Q: Where will I live, and what does my living situation look like?
A: Apprentices will live in our brand new eco-cabin. The cabin has 4 bedrooms and 2 bathrooms and will be shared by eight apprentices. Everyone will have a roommate, and each room comes with a bed, desk, dressers, and closet. The cabin is naturally insulated with recycled denim, and plastered with local clay so it stays cool in the hot summer. Right next to the cabin is the Mo’adon (Mo). The Mo is the apprentices’ living area and has a large porch and tables for eating, a full kitchen, laundry, and a second set of bathrooms.
Q: What will we eat?
A: Apprentices will prepare their own food together in the Mo kitchen. The apprenticeship community will have a shared budget for food of $25 per person per week. Apprentices will also receive a CSA share each week (once the land has begun producing for the season) that will provide a bounty of fresh produce.
Q: Is the Mo Kosher?
A: Yes, the Mo is Kosher and vegetarian. We realize there is a spectrum of the way people observe kashrut and as such have implemented a kashrut policy based on the input of many staff and community members over the years. Though Pearlstone’s dining hall is supervised by the Star-K, the Mo is not.
Q: Can my friends come to visit?
A: Guests are welcome to come and visit, stay with you, and volunteer on the farm. Our first priority however is the safety and comfort of those living and working at Pearlstone. All guests need to be approved by the apprenticeship coordinator and discussed with the apprentice community. If community members are uncomfortable with a guest, s/he may be asked to leave. Guests may stay up to 4 nights only.
Q: I’m not very religious. Will I feel comfortable at Pearlstone?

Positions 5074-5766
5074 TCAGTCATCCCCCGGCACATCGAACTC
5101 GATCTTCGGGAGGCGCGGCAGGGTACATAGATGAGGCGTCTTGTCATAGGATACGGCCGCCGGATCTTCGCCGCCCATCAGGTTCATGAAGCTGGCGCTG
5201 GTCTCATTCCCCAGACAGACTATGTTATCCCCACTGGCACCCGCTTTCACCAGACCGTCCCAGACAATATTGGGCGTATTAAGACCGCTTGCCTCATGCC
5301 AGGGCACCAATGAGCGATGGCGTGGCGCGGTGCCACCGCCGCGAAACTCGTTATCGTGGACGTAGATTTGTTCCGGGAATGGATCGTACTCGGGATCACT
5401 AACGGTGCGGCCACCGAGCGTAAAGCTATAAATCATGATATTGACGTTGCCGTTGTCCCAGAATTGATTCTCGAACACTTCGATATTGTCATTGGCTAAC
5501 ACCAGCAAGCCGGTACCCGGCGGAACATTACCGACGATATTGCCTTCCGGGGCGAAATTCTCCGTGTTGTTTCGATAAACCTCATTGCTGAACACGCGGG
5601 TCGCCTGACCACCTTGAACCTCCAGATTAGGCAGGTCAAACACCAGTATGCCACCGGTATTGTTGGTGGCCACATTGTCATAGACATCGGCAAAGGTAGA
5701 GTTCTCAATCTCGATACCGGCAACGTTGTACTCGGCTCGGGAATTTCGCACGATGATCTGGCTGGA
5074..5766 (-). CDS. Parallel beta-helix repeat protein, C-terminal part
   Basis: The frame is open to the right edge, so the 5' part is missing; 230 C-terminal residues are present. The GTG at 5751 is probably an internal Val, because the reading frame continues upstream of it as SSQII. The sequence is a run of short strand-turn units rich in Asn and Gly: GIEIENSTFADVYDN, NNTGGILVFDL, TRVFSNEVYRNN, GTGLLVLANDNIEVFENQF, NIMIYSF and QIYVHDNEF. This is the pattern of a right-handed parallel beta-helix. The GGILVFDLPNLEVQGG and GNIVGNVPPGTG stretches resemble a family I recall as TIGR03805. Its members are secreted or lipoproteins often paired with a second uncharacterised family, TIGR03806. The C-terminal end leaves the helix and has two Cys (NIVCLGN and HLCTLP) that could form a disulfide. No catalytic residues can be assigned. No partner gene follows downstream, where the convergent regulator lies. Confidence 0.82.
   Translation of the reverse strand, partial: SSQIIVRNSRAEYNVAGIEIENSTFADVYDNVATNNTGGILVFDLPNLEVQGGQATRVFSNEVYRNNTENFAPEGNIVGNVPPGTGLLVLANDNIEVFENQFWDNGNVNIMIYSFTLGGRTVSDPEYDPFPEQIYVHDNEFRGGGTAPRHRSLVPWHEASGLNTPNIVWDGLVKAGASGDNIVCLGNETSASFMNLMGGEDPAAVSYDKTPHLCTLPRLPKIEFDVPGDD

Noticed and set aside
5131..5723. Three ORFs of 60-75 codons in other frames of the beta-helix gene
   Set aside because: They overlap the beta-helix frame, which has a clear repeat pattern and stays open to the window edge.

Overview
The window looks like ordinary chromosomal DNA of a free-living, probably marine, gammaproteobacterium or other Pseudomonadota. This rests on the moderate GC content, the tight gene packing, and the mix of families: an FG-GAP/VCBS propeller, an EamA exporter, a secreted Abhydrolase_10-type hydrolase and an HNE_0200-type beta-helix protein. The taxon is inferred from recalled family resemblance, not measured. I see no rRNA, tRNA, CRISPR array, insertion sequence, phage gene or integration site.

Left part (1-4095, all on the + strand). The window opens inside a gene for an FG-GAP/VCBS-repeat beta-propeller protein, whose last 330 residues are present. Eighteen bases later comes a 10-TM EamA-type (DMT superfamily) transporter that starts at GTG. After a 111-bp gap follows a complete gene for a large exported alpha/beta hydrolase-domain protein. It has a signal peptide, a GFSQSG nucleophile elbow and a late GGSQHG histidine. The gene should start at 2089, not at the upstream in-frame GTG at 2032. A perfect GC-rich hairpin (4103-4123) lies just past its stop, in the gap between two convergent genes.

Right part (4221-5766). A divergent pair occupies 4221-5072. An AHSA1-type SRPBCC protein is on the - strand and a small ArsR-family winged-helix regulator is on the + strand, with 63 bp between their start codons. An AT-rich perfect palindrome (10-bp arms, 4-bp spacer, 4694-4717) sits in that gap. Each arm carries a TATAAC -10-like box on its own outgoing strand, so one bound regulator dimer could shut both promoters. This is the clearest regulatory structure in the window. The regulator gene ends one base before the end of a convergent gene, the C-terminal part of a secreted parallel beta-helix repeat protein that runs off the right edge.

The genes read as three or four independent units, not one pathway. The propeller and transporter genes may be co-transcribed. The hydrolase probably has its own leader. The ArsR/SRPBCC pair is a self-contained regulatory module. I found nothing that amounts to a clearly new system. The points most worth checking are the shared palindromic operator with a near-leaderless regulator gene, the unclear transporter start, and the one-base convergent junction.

A: We pride ourselves on having a diverse and pluralistic Jewish community at Pearlstone. While we maintain a kashrut policy we hope will please everyone, we are excited about the many different expressions of Judaism that come forth in a pluralist environment. If you are the type of person who is ok stepping a little bit outside of the box, learning new things, and being respectful of the way others practice even when it is different than you, then you will feel comfortable here.
Q: Do I need a car?
A: No, you do not need a car to be an apprentice at Pearlstone. That being said, our campus is relatively secluded, about four miles from the nearest supermarket or convenience store. Many have found it helpful to have a car when living here.
Q: What will my work hours be?
A: The work of running and maintaining an educational farm and retreat center requires significant labor and a flexible attitude. At Pearlstone, we strive to maintain a 10 hour work day, though the hours may fluctuate from earlier to later start times based on the season. Furthermore, apprentices will have chores and responsibilities that extend beyond the standard work hours. Examples include: cleaning the Mo, evening animal feeding and closing, and grocery shopping. In addition to work blocks, the 10-hour workday may include educational workshops, community meeting, morning spiritual practice, and more. For a sample weekly schedule, click here.
Q: What will my work consist of?